top of page

Premiere World First Multi-Sensory Indigenous Art Experience

[supplied by National Museum of Australia]


Render of Connection: Songlines from Australia’s First Peoples in a spectacular immersive experience featuring digital images of artworks by Gabriella Possum. Image courtesy Grande Experiences

Connection: Songlines from Australia’s First Peoples in a spectacular immersive experience is a unique cultural event, taking visitors on a journey of discovery across Australia, through sky, land and water Country.


It brings to life the stories, art and culture of Australia’s First Peoples through multi-sensory projections and dynamic immersion. A breathtaking production, Connection uses cutting-edge light and sound technology to transform original artworks from First Nations artists – including Emily Kame Kngwarreye, Albert Namatjira, Tommy Watson, Gabriella Possum, Anna Pitjara and Lin Onus – into a powerfully rich and interactive celebration of Country, culture and community.


A number of artworks drawn from the National Museum’s collection will feature as digital projections in the new experience, alongside artworks from other public, private and corporate collections.


National Museum lead Indigenous curator and guest curator on Connection, Margo Ngawa Neale said, ‘The Museum is known for exploring and sharing First Peoples’ stories globally, for increasing accessibility and for bringing our stories alive. There can be no better way to bring our songlines stories alive than through the awe-inspiring use of sound and light animations of Connection.’


John-Paul Janke, Deputy Chair of the National Museum’s Indigenous Reference Group (IRG) said, ‘Connection has been strongly supported by the National Museum of Australia’s Indigenous Reference Group.


‘This experience is a great example of an exciting conjunction between First Nation’s culture and communities and contemporary digital storytelling. This show enables the Museum to share our stories with wider audiences in a new and innovative way.’


Alison Page, designer, film producer and member of the National Museum’s IRG said, ‘As a curatorial partner in this light show, the Museum sees itself as continuing its pioneering role with this ambitious world-first experience that takes our artists and culture to audiences across the world.’


Bruce Peterson, Executive Chairman and Founder of Grande Experiences, said, ‘Visitors will enjoy the unique opportunity to submerge themselves in the art, history, spirit and vibrancy of Australia’s First Nations culture. We could not be more excited and prouder to be partnering with the esteemed National Museum of Australia to bring an exclusive experience of this kind to the nation’s capital.’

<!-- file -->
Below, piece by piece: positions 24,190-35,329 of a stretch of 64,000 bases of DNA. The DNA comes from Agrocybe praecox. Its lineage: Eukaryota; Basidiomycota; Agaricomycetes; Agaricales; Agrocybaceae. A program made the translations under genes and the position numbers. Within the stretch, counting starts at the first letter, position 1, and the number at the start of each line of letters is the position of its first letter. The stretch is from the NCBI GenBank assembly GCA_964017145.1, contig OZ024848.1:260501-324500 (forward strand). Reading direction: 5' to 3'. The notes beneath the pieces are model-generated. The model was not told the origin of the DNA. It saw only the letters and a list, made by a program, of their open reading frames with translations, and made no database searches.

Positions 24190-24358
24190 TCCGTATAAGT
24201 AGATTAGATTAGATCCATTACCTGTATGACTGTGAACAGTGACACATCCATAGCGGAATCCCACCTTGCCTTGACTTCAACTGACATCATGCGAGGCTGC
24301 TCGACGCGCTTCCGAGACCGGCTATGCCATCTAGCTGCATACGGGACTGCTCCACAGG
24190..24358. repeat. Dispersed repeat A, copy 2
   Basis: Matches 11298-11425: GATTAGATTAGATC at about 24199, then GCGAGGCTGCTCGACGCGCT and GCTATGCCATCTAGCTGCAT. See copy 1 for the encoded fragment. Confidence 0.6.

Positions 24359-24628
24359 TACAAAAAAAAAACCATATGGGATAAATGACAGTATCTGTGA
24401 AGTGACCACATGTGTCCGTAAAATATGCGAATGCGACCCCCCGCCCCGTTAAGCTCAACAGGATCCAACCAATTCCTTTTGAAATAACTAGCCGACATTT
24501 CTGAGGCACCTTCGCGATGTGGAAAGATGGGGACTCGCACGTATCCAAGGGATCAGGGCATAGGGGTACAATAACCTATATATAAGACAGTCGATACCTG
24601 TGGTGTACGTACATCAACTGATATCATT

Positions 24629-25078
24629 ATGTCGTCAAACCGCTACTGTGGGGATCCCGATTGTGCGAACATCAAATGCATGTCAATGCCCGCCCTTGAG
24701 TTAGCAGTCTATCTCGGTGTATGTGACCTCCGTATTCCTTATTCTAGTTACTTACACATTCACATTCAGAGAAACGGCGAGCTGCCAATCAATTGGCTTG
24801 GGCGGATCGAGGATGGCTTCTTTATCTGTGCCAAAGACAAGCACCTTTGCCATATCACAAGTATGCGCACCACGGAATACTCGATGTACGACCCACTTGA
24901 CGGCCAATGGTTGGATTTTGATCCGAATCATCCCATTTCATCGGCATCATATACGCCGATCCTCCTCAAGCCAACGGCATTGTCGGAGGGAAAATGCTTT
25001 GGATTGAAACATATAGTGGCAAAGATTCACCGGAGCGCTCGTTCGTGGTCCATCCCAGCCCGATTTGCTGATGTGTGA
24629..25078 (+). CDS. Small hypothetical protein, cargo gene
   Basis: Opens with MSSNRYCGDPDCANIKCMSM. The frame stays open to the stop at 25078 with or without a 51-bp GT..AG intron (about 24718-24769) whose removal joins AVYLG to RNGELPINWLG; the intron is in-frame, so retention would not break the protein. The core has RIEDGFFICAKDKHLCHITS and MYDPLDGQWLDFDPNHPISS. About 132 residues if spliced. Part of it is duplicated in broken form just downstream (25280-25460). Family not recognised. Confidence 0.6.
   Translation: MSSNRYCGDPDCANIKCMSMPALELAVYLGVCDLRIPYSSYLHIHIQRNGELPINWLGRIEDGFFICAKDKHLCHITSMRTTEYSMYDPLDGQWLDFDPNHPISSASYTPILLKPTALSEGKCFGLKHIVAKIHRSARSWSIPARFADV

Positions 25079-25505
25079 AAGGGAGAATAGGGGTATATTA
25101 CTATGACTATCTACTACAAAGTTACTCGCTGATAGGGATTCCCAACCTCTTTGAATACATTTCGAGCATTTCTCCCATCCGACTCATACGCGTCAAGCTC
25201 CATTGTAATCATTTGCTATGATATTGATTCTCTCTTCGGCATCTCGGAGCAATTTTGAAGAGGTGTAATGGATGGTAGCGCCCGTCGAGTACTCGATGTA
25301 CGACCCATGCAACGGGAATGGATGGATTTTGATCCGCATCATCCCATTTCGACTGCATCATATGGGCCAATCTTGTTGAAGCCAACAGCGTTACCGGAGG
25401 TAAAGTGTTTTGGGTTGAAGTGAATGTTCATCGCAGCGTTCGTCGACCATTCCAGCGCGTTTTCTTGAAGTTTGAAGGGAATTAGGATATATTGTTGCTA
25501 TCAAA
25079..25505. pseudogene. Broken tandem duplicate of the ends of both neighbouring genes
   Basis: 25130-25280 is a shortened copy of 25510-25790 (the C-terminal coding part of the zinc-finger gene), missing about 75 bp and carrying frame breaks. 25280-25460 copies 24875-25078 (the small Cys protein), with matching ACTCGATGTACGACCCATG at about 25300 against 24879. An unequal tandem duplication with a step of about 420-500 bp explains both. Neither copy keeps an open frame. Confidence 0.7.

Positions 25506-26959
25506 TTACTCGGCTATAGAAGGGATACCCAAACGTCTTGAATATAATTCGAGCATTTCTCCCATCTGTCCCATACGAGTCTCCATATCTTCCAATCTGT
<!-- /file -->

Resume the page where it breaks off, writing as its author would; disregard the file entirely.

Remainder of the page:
Connection was developed and supported by a curatorial advisory panel of experts and leaders in the arts including the National Museum’s lead Indigenous curator and academic Margo Neale. producer, director and arts executive Rhoda Roberts AO, Aboriginal arts specialist Adam Knight, Indigenous photographic artist Wayne Quilliam and Aboriginal designer and film producer Alison Page.


The walk-through experience immerses visitors in the spiritual connections between land, water and sky through a vibrant and multi-sensory symphony of sound, light and colour.


Grande Experiences’ state-of-the-art technology will be used to create an interactive exhibition space that will envelope visitors in large-scale, immersive projections and cinematic surround sound.


The artistic line-up of more than 300 images from some 100 artists featured in Connection represents the diversity of Australia’s First Peoples showcasing images from remote, rural and urban areas working in traditional and contemporary art forms across the county.


This experience honours the vital contribution that First Nation artists, cultural custodians and knowledge holders make to Australia’s arts and cultural landscape.


For further information and tickets, visit


This digital spectacular opens on 8 June 2022 for a strictly limited season at the National Museum of Australia in Canberra.


Leaders slam Queensland Health’s response to ‘appalling’ Doomadgee Hospital deaths

[Zara Margolis and Larissa Waterson, ABC]

Residents and community leaders have slammed the responses from Queensland Health and the North West Hospital Health Service (NWHHS) after a Four Corners investigation revealed negligent medical procedures led to the deaths of at least three girls and a woman in the remote community of Doomadgee. 

Indigenous man Brendan Thoms takes compensation case to High Court after spending 14 months in immigration detention

[Elizabeth Byrne, ABC]

He was immediately released in 2020 when the ruling that he could not be deported because of his Aboriginal ancestry was handed down, and now he's seeking more than $4 million in compensation.

Address systemic racism to improve kidney care

[supplied by The Lowitja Institute]

This World Kidney Day on 10 March, governments and health services are being urged to act on the ways that racism and cultural bias create disparities in kidney care and transplantation between Aboriginal and Torres Strait Islander and non-Indigenous Australians.

bottom of page